I have no evidence or further reading to support any of the claims in this article, but it’s interesting.
Basically, it argues: work for 90 minutes or less, then take a break. Then repeat.
I’m personally of the opinion that no meeting or class should be longer than an hour. After that, we start to get stupid. More importantly, an hour time limit forces you to focus and get shit done in a reasonable, structured way. No time to waste babbling on about rubbish.
I’ve used this approach in planning dance workshops weekends. I don’t let classes run any longer than 1 hour and 15 minutes, and I insist on a rest (of at least 15 minutes) between sessions. That rest has to include changing tasks – you’re not allowed to practice or film or whatevs. You have to eat or sit down or talk or go to the toilet. Doesn’t matter what it is, you’ve just got to change tasks.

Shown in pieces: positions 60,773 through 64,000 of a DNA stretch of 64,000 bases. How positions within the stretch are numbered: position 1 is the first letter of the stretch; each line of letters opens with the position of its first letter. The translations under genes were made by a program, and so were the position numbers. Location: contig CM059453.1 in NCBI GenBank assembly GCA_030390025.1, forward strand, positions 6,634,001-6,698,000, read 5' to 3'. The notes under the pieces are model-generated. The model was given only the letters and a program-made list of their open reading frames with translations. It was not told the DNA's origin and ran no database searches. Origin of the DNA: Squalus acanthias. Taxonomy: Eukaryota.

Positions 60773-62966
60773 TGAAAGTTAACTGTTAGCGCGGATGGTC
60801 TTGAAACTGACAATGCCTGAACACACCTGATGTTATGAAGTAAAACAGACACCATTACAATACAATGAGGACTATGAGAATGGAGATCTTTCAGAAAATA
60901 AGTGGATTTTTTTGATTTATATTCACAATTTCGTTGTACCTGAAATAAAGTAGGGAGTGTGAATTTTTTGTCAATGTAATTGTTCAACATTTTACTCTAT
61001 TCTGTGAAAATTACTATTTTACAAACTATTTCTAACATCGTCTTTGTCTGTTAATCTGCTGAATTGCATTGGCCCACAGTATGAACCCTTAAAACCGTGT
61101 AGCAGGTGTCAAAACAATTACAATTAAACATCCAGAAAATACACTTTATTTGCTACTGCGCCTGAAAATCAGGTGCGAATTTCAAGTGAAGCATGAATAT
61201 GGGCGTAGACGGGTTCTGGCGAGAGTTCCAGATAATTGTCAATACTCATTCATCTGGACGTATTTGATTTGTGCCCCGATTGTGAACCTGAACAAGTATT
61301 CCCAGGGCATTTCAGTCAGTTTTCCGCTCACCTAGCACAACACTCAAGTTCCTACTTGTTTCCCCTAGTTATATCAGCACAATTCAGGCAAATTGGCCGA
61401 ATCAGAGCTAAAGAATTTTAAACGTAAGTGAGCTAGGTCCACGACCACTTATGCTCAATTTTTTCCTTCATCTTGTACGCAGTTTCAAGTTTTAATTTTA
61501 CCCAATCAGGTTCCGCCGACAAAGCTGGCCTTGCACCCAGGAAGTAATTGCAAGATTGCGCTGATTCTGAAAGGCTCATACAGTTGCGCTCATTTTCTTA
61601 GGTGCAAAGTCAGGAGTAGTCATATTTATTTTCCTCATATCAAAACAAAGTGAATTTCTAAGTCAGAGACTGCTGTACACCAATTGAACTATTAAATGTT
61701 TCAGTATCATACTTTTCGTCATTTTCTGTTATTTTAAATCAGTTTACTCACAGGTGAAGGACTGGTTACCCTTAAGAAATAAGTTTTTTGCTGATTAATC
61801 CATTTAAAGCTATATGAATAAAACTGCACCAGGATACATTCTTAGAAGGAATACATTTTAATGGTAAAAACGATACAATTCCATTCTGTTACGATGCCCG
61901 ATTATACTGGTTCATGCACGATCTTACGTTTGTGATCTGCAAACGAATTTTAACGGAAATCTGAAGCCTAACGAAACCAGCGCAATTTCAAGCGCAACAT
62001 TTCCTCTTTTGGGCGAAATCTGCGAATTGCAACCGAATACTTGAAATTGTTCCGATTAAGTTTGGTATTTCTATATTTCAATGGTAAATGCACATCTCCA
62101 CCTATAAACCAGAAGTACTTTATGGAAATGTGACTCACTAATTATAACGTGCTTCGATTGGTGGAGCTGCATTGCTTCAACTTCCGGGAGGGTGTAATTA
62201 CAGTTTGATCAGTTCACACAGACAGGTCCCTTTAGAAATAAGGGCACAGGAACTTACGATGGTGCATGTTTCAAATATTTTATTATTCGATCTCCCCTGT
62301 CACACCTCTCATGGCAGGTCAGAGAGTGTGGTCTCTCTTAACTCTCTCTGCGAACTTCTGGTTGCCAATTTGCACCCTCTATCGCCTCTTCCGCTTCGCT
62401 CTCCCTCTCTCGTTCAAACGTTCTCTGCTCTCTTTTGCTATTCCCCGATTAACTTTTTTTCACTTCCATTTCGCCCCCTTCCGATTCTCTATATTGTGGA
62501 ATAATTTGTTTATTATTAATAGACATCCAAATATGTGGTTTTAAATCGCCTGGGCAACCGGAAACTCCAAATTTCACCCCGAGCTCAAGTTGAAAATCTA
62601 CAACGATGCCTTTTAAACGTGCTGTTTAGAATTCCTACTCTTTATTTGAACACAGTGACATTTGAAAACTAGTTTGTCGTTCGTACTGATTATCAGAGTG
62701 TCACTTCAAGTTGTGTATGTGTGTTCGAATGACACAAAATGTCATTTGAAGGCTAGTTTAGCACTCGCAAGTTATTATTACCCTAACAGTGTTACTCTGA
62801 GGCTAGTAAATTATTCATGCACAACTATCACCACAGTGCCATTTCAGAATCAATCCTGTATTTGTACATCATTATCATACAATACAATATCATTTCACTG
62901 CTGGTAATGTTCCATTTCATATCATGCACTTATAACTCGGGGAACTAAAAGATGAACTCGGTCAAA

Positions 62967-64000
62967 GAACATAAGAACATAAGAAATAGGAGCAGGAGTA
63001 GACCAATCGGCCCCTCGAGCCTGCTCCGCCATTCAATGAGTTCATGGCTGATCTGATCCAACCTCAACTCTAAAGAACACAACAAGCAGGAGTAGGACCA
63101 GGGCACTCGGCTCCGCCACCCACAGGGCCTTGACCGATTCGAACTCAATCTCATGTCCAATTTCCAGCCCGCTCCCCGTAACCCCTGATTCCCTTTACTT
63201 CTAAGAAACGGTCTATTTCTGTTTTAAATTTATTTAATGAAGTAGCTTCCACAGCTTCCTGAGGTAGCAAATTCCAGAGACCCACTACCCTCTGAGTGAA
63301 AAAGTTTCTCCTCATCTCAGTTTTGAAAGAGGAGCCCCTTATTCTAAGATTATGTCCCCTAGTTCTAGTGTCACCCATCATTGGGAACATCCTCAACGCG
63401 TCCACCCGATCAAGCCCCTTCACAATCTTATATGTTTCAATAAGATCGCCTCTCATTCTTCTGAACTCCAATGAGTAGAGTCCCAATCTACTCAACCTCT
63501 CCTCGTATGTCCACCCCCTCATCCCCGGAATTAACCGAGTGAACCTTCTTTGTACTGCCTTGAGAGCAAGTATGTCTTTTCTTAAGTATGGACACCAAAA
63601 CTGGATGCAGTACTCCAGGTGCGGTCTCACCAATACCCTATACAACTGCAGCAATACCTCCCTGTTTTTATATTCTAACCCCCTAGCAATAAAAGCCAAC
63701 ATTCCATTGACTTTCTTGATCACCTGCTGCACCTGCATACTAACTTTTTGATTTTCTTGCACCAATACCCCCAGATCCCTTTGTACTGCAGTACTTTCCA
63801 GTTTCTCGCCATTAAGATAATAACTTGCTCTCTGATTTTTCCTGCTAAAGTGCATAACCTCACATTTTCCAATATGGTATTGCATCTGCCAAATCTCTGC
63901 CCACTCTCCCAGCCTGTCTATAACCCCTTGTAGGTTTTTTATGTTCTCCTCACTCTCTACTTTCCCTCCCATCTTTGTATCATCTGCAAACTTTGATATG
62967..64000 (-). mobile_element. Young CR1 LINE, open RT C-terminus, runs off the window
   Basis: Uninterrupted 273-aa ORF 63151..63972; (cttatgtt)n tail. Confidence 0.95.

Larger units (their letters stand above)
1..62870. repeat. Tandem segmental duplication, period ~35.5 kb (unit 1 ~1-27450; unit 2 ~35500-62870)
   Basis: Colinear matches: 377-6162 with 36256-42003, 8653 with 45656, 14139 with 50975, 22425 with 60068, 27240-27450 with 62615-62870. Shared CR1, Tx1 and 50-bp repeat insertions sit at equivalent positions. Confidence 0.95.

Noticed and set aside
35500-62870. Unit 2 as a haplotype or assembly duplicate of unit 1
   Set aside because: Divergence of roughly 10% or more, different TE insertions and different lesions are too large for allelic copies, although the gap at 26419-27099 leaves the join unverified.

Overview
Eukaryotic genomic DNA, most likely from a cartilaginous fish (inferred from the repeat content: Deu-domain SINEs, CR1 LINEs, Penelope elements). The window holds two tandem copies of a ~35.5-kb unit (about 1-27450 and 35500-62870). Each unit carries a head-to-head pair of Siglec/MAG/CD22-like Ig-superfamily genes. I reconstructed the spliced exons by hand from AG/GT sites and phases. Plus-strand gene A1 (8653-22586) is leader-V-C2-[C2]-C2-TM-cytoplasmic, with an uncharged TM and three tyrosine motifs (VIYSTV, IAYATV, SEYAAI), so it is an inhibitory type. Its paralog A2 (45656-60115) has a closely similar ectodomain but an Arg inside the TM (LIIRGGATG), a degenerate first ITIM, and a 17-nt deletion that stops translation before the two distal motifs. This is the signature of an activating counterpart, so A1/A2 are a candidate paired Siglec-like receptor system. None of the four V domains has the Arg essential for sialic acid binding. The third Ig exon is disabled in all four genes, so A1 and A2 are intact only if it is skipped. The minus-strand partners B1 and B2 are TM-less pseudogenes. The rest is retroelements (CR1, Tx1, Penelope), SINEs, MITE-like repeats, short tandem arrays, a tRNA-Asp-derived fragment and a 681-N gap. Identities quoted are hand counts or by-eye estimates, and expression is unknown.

This can be challenging if you’re teaching: when you’re in the zone, any break feels like an interruption that might ‘break’ the zone. But it’s really better to take that break, reset and come back in fresh.
When I’m writing, I usually sit down and write solidly for hours at a time. I forget to go to the toilet. I don’t eat. This is how I got my PhD done. But that sort of obsessive work isn’t helpful. Even if you do really enjoy that feeling of being in the zone, with the rest of the world blocked out.
I’m also of the opinion that a dance practice session shouldn’t be any longer than 90 minutes. And, unsurprisingly, I guess, I find 90 minutes is my optimal DJing set length. I can and have gone longer, but I find I get in, do good work, then come out a winner if I keep it to 90 minutes. A ten minute break in the middle… now, that would be good.